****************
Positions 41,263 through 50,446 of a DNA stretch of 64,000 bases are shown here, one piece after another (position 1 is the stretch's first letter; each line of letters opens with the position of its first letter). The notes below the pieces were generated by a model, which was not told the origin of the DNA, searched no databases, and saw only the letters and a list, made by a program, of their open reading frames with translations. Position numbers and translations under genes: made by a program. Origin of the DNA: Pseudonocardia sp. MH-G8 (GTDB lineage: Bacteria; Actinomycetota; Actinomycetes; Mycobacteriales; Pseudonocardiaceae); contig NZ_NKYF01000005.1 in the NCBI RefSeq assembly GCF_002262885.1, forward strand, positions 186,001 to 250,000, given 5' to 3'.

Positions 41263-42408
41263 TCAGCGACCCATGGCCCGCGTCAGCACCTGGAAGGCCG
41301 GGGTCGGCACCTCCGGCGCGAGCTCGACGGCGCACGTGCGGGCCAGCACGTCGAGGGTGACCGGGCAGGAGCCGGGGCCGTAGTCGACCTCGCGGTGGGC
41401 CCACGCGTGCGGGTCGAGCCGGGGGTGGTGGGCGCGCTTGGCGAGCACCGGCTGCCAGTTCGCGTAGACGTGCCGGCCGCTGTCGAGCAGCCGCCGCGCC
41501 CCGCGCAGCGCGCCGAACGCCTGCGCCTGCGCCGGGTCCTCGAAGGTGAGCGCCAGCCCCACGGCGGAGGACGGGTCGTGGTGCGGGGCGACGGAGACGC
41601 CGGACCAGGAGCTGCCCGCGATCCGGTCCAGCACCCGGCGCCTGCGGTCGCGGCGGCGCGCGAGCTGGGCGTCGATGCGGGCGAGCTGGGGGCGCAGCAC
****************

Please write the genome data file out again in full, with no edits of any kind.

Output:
Positions 41,263 through 50,446 of a DNA stretch of 64,000 bases are shown here, one piece after another (position 1 is the stretch's first letter; each line of letters opens with the position of its first letter). The notes below the pieces were generated by a model, which was not told the origin of the DNA, searched no databases, and saw only the letters and a list, made by a program, of their open reading frames with translations. Position numbers and translations under genes: made by a program. Origin of the DNA: Pseudonocardia sp. MH-G8 (GTDB lineage: Bacteria; Actinomycetota; Actinomycetes; Mycobacteriales; Pseudonocardiaceae); contig NZ_NKYF01000005.1 in the NCBI RefSeq assembly GCF_002262885.1, forward strand, positions 186,001 to 250,000, given 5' to 3'.

Positions 41263-42408
41263 TCAGCGACCCATGGCCCGCGTCAGCACCTGGAAGGCCG
41301 GGGTCGGCACCTCCGGCGCGAGCTCGACGGCGCACGTGCGGGCCAGCACGTCGAGGGTGACCGGGCAGGAGCCGGGGCCGTAGTCGACCTCGCGGTGGGC
41401 CCACGCGTGCGGGTCGAGCCGGGGGTGGTGGGCGCGCTTGGCGAGCACCGGCTGCCAGTTCGCGTAGACGTGCCGGCCGCTGTCGAGCAGCCGCCGCGCC
41501 CCGCGCAGCGCGCCGAACGCCTGCGCCTGCGCCGGGTCCTCGAAGGTGAGCGCCAGCCCCACGGCGGAGGACGGGTCGTGGTGCGGGGCGACGGAGACGC
41601 CGGACCAGGAGCTGCCCGCGATCCGGTCCAGCACCCGGCGCCTGCGGTCGCGGCGGCGCGCGAGCTGGGCGTCGATGCGGGCGAGCTGGGGGCGCAGCAC